Secular France gives religion a seat at the political table

The opening of a Foreign Ministry office for religion signals a rising awareness of the political clout of the world's faiths.

By , Staff writer

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    Faith on display: A woman in Islamic dress shops with her family at a market in Roubaix, France. The nation has wrestled with bans on full facial veils.
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    Faith on display: A Jehovah's Witness is baptized in Bordeaux, part of an international assembly of tens of thousands of adherents.
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Barack Obama's speech to the Muslim world in Cairo had real political effect upon efforts to reconcile US-Muslim griefs – as analyzed by a new and unusual office for religion in the French Foreign Ministry.

"No French president could have given that speech," says Joseph Maila, head of the new Quai d'Orsay religion group. "It was strange from the French point of view. [President] Sarkozy won't talk to 'the Muslim world' or 'the Jewish world.' So we were interested in the goals and ideas of the Americans."

France has long been avowedly secular in public affairs. This continues to be true in its proud diplomatic corps.

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But this summer, the Foreign Ministry added the first religion office, located in the policy planning team.

The group is a tacit acknowledgment that faith and religious impulses can no longer be ignored in daily politics among nations – or inside a France whose No. 2 religion is now Islam, and where Buddhist traditions are taking off.

Integrating religion to strategic thinking

As ideologies crumbled after the cold war, religion and identity rushed into the vacuum, according to the French analysis. Religion often substitutes for politics, in this view, and France must move past the days when its chief nod to religion was one diplomat devoted to the Vatican. "We have integrated demographics, the environment, pandemics to our strategic thinking," Foreign Minister Bernard Kouchner told Le Monde. "Why not religions? All the wars I knew included a religious dimension to various extents."

Mr. Maila, of Lebanese Roman Catholic extraction, ticks off examples where, as he puts it, "our diplomats need to know who is who and what is what": The rise of evangelical Christianity in Africa. Bioethics. The debate over sharia law and universal rights at the Durban II conference on intolerance in Geneva this spring. The Buddhist versus Hindu clashes behind Sri Lanka's conflict.

"The Orthodox patriarch of Russia is talking now of evangelizing Russia; he's used that language," says Maila. "We had the Danish Muhammad cartoons to deal with. Are we going to go to important forums and simply say, 'France is a country that doesn't talk about religion?' No."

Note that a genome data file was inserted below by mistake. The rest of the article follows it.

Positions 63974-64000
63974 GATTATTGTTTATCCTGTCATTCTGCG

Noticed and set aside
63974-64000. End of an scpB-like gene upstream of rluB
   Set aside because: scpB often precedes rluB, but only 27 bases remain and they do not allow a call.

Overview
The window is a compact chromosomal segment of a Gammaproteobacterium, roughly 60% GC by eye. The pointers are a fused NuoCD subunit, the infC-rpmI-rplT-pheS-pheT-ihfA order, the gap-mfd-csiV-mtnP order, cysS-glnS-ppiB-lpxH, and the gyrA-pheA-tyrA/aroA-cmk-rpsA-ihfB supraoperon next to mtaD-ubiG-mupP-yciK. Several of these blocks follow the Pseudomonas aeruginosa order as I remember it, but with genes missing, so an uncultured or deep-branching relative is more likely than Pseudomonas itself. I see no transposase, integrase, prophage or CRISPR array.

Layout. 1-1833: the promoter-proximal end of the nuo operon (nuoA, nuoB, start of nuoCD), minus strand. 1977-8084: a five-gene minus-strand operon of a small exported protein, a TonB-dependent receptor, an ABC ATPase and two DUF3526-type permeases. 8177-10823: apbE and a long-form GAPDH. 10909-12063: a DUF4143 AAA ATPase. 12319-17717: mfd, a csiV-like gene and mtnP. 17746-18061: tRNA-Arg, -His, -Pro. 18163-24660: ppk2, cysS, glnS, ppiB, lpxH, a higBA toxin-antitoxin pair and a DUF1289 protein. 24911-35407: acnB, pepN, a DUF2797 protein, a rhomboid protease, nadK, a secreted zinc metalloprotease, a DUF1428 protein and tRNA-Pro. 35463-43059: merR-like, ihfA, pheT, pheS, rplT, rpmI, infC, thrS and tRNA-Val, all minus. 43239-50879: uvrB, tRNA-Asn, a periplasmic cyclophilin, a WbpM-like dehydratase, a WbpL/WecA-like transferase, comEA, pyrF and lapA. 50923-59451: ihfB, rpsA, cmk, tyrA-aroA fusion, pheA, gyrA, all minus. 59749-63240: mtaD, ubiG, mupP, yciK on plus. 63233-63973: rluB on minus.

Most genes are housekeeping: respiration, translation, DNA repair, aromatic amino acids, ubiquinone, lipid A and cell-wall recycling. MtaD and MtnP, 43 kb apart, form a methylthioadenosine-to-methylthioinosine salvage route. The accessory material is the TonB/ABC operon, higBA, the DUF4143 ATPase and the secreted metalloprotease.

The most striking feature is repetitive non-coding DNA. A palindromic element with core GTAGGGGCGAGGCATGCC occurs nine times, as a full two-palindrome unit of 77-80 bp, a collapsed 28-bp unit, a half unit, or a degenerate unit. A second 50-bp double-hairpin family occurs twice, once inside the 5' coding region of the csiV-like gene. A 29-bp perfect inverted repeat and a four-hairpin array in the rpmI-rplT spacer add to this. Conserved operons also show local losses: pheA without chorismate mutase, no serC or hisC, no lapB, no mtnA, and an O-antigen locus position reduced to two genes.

Before becoming foreign minister, Mr. Kouchner helped address wars in Kosovo, Sri Lanka, and Lebanon – all of which had ethnic and religious underpinnings that provided grist for hatreds and violence, even if these elements were often manipulated by political or religious leaders.

"This is a reflection on the way the world really is today," says François Heisbourg, a special adviser at the Foundation for Strategic Research in Paris. "You have people like George Bush and [Iranian President Mahmoud] Ahmadinejad who take their religion very seriously, and we have to deal with that. Most countries are not like Western Europe."

Maila says Obama's Cairo speech had "political meaning and religious content…. Obama went deeply into the Muslim sense of the world, offered respect. It wasn't a policy, but a prologue to a policy."

The French religion group, which is expected to grow, will not promote or advocate faith, but study it, make recommendations, and provide diplomatic training. "We aren't training diplomats to be priests," Maila says. "But our diplomats on the ground need answers."

"Secularism, as a tradition, doesn't hold in the rest of the world, and this is a new innovation under Kouchner and [French President Nicolas] Sarkozy," says a Western diplomat who could not be named. "A lot depends on how it rolls out."

Christophe Jaffrelot, a leading French writer on religious nationalism, gives Mr. Sarkozy credit for pushing the idea that France "can't remain purely a secular republic … you have to have some accommodations for religion." In the diplomatic sphere, he says, "You can't understand the elections in Lebanon or pacify the Balkans without an awareness of religious communities. There are more and more religious lobbies to deal with, including in the US."

A French paradox

"How does a secular country speak to a religious state?" asks Pierre Hassner, a professor at Sciences Po in Paris. "The particular French paradox is that this comes in the midst of the discourse about the [Muslim] veil [and whether it is welcome in France].… The French have been so pro-secular that they are often branded anti-Muslim, which isn't correct either."

Along with religious patterns, the group will look at the effect of its own decisions on religion – including a highly charged prosecution of Scientologists in France for fraud. A ruling is expected in October.

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